So you’re in the money now huh? That’s sweet Helen. Are you still going to school? Or have you quit and started work at the Great lakes. You know 8 bucks a day isn’t nothing to sneeze out, no sir and for a women to my goodness what’s this world coming to anyway. You tell Esther for me that if she doesn’t do a little bit of work anyway, how is she gonna keep that hollywood figure she has in other words how’s she gonna keep that drape shape if she expects me to keep pulling out the picture I have of her and showing the fellas what a good looking kid she is. They all give out with a long whistle and say “who’s the bag Watson” then we have a good heart to heart argument about which girl has the best shape, best legs and everything and out come the pictures of the other fellas girl-friends. Boy we sure have some swell arguments. I showed them your picture too and all they say is that I’ve really got something to come home to. I think I have too. Maybe, Helen, you and I have had some heated arguments at times, I’ve always liked you and felt doggone cheap and darn well ashamed of myself when I was alone.
Well Helen I want you to promise me one thing. I don’t want you to join the C.W.A.C.’s or any other part of the women’s service. You are too young anyway. And it won’t do you any good at all. I’ve seen lots of nice girls who, before the war, were respectable women and then they went ahead and joined up. I knew some girls from Fort William who were in the quack’s at Shilo and they were swell kids too. I worked beside one of them at the Car-Works and she joined the C.W.A.C. and I never want to see her again. She swears like a trooper and only goes out with soldiers for one thing only and I’m pretty sure you know what I mean. So for your sake and as a favour to Dad and me Don’t join up, please. I hear the June Marsten and Lois Mathews and Doris Ross are going to join the C.W.A.C.’s. Well they are making a grave mistake and it won’t do them or anybody else any good. Dad has enough to worry about with me in the army without you going in. I know he really misses me because I know what he felt like when I left home for overseas. So don’t make it any worse for him as it is. So take my advice Helen and stay where you are. I have quite a few reasons why I joined up but I’m not saying here.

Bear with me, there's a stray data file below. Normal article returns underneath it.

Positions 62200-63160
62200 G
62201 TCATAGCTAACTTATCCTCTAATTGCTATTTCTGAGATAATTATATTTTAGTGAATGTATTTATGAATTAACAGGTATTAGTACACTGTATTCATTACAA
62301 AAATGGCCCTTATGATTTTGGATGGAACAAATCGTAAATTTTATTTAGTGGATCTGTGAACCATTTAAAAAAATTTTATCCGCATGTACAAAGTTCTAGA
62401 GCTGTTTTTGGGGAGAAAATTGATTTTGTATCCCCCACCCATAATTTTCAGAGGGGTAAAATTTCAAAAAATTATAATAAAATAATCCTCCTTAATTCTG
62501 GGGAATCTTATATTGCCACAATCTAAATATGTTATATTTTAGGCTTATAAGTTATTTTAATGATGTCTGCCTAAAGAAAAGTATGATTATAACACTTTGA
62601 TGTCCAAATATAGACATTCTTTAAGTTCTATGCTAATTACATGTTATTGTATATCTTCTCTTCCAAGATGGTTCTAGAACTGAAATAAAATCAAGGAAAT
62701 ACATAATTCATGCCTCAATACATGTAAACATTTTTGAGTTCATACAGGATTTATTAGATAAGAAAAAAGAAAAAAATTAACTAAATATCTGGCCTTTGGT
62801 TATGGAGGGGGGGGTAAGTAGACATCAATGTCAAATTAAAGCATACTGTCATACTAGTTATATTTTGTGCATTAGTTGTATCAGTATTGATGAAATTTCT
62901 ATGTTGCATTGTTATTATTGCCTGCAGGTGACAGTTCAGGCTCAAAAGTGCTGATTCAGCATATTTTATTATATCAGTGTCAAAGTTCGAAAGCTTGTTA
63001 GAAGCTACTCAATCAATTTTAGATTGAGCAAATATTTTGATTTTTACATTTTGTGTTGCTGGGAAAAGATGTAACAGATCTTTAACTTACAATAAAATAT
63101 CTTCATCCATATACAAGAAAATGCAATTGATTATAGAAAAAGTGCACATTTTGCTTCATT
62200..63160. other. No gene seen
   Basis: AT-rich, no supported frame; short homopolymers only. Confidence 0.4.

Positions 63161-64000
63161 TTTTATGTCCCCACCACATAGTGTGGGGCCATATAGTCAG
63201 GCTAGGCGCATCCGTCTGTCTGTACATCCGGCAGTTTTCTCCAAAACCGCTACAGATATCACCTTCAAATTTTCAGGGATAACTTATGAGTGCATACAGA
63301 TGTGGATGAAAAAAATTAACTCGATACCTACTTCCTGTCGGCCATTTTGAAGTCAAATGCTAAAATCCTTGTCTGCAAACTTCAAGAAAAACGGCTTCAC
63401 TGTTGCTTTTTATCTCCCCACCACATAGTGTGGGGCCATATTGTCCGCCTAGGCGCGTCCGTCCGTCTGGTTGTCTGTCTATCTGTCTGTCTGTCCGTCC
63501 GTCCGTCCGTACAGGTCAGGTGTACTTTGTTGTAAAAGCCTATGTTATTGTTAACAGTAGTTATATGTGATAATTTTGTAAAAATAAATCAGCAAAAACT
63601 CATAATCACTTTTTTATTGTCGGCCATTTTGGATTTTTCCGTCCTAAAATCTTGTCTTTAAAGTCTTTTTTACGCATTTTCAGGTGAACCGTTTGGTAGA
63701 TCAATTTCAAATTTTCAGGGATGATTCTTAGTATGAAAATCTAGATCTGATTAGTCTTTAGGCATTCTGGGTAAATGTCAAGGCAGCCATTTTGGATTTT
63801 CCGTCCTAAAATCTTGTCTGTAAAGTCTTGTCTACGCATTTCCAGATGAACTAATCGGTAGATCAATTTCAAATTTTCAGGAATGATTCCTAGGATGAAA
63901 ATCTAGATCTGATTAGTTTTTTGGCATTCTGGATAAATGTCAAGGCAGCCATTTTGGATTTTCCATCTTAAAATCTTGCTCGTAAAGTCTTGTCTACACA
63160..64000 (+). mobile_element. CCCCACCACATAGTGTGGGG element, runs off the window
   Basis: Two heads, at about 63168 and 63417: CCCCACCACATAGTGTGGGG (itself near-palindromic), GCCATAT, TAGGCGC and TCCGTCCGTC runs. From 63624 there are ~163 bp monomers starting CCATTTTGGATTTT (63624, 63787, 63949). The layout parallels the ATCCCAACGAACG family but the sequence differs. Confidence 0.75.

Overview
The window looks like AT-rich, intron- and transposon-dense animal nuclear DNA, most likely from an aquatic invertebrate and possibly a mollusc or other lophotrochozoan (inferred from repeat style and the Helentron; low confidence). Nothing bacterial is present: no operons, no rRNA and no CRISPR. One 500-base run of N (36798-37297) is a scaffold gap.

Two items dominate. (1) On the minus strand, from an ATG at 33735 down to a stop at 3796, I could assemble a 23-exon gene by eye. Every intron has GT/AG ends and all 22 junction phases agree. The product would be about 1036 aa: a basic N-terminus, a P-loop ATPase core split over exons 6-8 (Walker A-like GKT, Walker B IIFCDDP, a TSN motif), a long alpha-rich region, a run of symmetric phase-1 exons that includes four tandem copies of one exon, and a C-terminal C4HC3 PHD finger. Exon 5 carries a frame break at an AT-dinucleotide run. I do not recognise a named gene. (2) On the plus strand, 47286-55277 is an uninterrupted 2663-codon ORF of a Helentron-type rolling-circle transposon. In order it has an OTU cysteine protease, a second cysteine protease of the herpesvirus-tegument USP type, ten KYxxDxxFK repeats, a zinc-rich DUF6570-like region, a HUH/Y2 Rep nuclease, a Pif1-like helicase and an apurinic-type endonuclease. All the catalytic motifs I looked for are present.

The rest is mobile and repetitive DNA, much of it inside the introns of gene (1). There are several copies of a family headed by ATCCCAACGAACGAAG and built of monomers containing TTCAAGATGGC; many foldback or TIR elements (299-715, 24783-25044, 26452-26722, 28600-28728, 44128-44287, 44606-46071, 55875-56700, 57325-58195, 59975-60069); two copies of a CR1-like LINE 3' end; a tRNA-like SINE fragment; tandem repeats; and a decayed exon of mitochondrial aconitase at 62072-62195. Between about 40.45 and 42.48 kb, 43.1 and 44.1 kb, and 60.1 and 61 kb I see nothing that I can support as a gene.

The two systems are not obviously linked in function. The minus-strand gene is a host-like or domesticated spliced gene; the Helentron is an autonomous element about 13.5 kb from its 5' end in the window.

Well I’ve written Mervin and found out where he is and he has written me back. We aren’t very far from each other. He wrote and told me that he’d be up to see me last week end but he never came I guess he couldn’t make it. I’ve written to Bill Davies, Ted’s brother, you know who I mean. He is married now. He has asked me to come up and stay with him for a few days. His wife’s father owns a farm just a little ways from Derby in the Midlands of England. That’s pretty good of him to ask me up. I might get some beesting over here yet. By the way how is the hunting back at home boy I’m sure going to miss it. I didn’t like that crack you made when you asked me if I got seasick coming over. No sir I was fit as a fiddle all the way across. We seen a school of porpoises. There were about ten of them they kept jumping in and out of the water all the time. They followed us for 3 hours. We didn’t see anything else of any importance the rest of the way. We past a pretty big convoy going to Canada.
How would you like to ask Parkins if he found his other trumpet player for the orchestra yet. You know him and I had a little fight over a measly woth[?]. He said I was playing it to fast and I said he was too slow. So he said if I didn’t like the way he conducted the orchestra that I could pack up and beat it and he could get another trumpet player. So I packed up and walked out. But I was back with the orchestra the next day.
Well Helen I got to get some sleep to nite so I’ll close now. Give all my love to everybody at home will you? So good bye for now.
Your loving Brother